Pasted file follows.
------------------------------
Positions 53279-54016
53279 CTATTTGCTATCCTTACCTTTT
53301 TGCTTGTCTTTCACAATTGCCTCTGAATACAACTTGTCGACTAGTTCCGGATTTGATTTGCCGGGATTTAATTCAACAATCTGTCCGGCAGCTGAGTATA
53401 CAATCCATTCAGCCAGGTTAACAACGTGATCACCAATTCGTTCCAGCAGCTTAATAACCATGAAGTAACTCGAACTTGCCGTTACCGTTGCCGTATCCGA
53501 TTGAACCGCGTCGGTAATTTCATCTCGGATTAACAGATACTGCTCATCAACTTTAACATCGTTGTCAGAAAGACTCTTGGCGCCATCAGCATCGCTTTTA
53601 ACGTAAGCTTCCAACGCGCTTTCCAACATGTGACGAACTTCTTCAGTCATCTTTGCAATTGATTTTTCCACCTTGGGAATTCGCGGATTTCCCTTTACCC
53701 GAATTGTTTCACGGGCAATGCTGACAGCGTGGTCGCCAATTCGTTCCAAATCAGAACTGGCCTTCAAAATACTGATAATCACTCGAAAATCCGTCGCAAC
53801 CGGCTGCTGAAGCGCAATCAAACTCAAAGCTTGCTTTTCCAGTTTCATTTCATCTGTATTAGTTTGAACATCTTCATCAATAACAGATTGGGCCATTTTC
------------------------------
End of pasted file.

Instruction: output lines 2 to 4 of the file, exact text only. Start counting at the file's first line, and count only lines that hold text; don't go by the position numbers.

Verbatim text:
53279 CTATTTGCTATCCTTACCTTTT
53301 TGCTTGTCTTTCACAATTGCCTCTGAATACAACTTGTCGACTAGTTCCGGATTTGATTTGCCGGGATTTAATTCAACAATCTGTCCGGCAGCTGAGTATA
53401 CAATCCATTCAGCCAGGTTAACAACGTGATCACCAATTCGTTCCAGCAGCTTAATAACCATGAAGTAACTCGAACTTGCCGTTACCGTTGCCGTATCCGA